For the third race in a row, a Ferrari won – this time with Sebastian Vettel, from third on the grid. The German used pit stop strategy to get ahead of his pole-sitting teammate Charles Leclerc, who finished second.
Red Bull’s Max Verstappen completed the podium, with the top seven all using the same tyre strategy in a tactically complex and physically demanding race, slowed down by three safety car periods.
The top nine on the grid all started on the soft tyre, with everyone else on medium, apart from Toro Rosso’s Pierre Gasly who started from P11 on the hard and eventually finished eighth.
Vettel took advantage of an ‘undercut’, stopping before his teammate to move into the effective lead of the race. Mercedes driver Lewis Hamilton – who was jumped by Verstappen at the pit stops – adopted a different strategy, with a longer first stint and carefully-controlled pace to the finish, where he was classified fourth.
Pace management was seen in the first half of the race, which meant that the outcome was only finally decided in the closing stages of the grand prix.
Singapore kept up its 100% safety car record, with three safety car periods in the second half of the race influencing the action.
Both Renault drivers were forced into alternative strategies, with Daniel Ricciardo starting from last on the grid, and Nico Hulkenberg pitting for hards on the opening lap after some contact. McLaren’s Carlos Sainz was in a similar situation, also switching to hards on lap one.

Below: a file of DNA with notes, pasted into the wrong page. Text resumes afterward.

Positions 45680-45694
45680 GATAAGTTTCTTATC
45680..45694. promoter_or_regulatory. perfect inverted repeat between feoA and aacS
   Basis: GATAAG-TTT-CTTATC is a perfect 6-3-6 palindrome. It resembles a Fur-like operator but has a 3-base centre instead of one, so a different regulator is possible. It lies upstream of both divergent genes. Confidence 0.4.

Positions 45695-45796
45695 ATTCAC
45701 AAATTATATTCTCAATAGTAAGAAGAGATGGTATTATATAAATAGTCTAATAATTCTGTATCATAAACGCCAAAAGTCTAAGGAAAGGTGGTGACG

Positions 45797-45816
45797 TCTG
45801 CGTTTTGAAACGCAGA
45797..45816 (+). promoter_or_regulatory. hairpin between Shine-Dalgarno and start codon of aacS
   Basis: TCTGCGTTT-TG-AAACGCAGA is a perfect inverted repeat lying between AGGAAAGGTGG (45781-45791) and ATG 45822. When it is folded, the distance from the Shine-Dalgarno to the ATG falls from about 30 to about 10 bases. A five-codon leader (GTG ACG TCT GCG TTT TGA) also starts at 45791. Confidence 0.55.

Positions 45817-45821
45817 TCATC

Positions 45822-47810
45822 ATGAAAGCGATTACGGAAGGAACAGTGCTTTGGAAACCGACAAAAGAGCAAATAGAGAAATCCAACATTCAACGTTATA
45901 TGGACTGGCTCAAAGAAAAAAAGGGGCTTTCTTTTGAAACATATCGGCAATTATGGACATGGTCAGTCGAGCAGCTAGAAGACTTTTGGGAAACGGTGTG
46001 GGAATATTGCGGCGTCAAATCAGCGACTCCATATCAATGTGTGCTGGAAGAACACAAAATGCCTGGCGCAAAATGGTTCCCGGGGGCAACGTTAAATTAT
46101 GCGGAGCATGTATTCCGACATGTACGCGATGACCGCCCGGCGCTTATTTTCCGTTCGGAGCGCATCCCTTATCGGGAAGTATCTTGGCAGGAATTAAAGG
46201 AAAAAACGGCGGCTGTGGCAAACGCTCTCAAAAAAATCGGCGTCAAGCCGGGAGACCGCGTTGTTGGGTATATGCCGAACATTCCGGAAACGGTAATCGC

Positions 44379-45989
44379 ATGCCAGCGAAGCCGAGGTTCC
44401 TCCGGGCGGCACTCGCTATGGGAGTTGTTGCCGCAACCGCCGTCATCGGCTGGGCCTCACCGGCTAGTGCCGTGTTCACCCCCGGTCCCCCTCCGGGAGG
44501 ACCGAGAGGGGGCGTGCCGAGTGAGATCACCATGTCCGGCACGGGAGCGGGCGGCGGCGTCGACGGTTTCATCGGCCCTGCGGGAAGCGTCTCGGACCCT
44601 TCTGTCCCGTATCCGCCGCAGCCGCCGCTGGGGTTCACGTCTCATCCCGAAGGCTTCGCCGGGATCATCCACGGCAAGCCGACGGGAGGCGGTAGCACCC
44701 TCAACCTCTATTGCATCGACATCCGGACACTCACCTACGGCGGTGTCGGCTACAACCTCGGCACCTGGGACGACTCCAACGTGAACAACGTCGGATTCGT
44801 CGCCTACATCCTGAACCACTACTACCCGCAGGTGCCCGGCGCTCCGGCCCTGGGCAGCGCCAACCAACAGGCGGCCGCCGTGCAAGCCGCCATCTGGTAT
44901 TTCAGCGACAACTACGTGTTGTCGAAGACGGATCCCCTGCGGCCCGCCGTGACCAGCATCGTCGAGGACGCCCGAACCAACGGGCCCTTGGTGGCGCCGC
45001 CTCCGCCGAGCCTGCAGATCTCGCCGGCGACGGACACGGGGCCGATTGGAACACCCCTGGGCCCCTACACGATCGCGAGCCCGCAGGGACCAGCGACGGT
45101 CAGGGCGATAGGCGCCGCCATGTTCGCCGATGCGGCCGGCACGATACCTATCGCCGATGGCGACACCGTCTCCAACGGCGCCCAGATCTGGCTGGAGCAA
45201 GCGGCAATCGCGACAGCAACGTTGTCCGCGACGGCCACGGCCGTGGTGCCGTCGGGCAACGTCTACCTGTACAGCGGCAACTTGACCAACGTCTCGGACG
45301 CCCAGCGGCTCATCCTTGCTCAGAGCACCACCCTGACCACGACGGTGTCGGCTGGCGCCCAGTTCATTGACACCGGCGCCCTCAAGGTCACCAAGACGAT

Although the frontrunners adopted the same strategy, there was a very big variety of tactics in the midfield, with a number of different one-stoppers and two-stoppers used.
How Each Tyre Preformed
HARD C3: Every driver used the hard, which proved to be a crucial race tyre that enabled some very long stints, especially with Gasly, Hulkenberg and Sainz.
MEDIUM C4: Alfa Romeo’s Antonio Giovinazzi completed a long first stint on this compound to move into the race lead as those ahead of him stopped.
SOFT C5: The longest first stint on this compound was completed by Hamilton, with some degree of management needed on them in the first part of the race.
Mario Isola, Head of F1: “It was a really interesting grand prix, with tyre strategy a key element. We saw plenty of pace management in the first half of the race, with drivers saving fuel and tyres for later in this very long grand prix: especially as the safety car wipes out any big advantage instantly.
“Managing the tyres in anticipation of the safety car proved to be a key element of the race, and the three safety car periods also had the effect of minimising tyre wear and degradation. With Singapore being a track that requires a lot of traction from the rear tyres, the set-up tends to place big demands on the front of the car, in order to protect the rear. In spite of that, we’re happy with the levels of wear and degradation seen today.
“For the frontrunners, soft-hard turned out to be the optimal strategy, used by the top seven, but all three compounds played an important role in the race today and there were plenty of different strategies. Congratulations to Sebastian Vettel, Charles Leclerc and Ferrari for a spectacular double podium at a spectacular race.”
BEST TIME BY COMPOUND
LONGEST STINT OF THE RACE
PIT STOP SUMMARY
C3 = Hard C3 | C4 = Medium C4 | C5 = Soft C5 n = new | u = used